Pre-Trial Hearing Requirements For Frye-Reed Challenge
August 4, 2020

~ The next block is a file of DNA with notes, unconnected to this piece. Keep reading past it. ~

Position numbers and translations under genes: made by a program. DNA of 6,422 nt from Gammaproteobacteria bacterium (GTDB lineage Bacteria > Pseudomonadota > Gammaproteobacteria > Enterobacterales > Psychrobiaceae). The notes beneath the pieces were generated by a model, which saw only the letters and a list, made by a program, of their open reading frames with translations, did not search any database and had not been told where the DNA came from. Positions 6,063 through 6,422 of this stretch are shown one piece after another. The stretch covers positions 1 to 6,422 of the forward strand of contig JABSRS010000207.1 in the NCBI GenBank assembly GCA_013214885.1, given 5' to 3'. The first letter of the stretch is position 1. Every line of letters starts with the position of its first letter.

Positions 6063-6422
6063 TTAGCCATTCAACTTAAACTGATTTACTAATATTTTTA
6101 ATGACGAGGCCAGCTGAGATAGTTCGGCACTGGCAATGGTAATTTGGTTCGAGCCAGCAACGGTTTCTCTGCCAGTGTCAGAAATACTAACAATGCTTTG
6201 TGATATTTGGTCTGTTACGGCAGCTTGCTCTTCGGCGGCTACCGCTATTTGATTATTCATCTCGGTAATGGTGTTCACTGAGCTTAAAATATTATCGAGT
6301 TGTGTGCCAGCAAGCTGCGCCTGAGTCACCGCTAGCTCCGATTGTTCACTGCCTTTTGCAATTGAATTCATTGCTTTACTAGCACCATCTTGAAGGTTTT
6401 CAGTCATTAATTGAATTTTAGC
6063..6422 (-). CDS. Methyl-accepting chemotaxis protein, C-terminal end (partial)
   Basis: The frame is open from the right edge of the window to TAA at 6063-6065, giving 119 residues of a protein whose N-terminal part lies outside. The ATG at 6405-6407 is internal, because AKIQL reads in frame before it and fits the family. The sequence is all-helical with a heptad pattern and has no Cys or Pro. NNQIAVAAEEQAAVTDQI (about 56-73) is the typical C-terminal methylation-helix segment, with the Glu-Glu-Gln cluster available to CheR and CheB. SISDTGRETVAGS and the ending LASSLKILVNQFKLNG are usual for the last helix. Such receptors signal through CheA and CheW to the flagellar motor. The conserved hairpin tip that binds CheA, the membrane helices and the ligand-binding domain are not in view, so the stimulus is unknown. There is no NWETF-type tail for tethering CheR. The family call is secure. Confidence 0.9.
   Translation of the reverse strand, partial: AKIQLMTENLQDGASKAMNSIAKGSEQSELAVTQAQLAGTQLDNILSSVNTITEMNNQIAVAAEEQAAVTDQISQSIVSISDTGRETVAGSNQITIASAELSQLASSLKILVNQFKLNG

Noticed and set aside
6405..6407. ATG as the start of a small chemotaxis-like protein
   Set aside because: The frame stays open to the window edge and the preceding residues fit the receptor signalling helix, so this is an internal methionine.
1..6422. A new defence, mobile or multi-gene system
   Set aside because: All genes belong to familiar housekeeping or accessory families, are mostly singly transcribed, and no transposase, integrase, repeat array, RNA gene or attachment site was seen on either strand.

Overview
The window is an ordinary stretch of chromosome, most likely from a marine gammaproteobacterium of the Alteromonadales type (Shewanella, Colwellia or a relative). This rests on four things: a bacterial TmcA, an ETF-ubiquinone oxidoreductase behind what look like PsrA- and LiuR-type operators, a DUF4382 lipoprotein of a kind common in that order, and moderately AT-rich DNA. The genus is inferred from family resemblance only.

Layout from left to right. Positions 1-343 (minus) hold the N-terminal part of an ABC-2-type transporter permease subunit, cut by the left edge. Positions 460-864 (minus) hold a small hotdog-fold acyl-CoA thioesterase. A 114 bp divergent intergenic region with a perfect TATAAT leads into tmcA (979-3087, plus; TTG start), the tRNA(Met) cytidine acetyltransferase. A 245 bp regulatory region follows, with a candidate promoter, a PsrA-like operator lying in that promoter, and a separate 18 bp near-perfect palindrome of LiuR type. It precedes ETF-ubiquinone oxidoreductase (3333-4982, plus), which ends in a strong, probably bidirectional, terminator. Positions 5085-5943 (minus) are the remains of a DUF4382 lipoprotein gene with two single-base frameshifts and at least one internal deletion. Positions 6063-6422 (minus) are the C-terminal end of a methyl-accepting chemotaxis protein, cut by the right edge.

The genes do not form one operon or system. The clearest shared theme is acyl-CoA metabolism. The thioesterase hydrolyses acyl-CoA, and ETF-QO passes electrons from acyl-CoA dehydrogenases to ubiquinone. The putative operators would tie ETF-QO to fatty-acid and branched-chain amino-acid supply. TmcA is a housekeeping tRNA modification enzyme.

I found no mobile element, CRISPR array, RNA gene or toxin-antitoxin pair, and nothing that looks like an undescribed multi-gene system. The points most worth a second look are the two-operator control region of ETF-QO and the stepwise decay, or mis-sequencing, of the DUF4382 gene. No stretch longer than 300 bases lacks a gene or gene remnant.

Maryland’s second highest court recently held that a trial court did not commit reversible error by failing to hold a pre-trial hearing to determine the admissibility of the plaintiff’s expert testimony. In Burks v. Allen, a patient developed necrosis of the colon after being administered a medication. In a subsequent medical malpractice action, it was alleged that the treating physician was negligent in administering the medication. The defendant doctor filed a motion requesting a Frye-Reed hearing to determine if there was a sufficient foundation to support plaintiff’s expert’s opinion that the medication caused the injury claimed. (The Frye-Reed test applies to the admissibility of expert opinion in Maryland.) The court, however, never scheduled a Frye-Reed hearing. On the morning of trial, the court, after considering documents submitted in connection with the physician’s motion, ruled that the plaintiff’s expert’s testimony did satisfy the Frye-Reed standard. On appeal, Maryland’s second highest court ruled that although it is preferable for a Frye-Reed hearing to be scheduled prior to trial, there was no harm to the treating physician by failing to hold such a hearing under the facts of the case in question.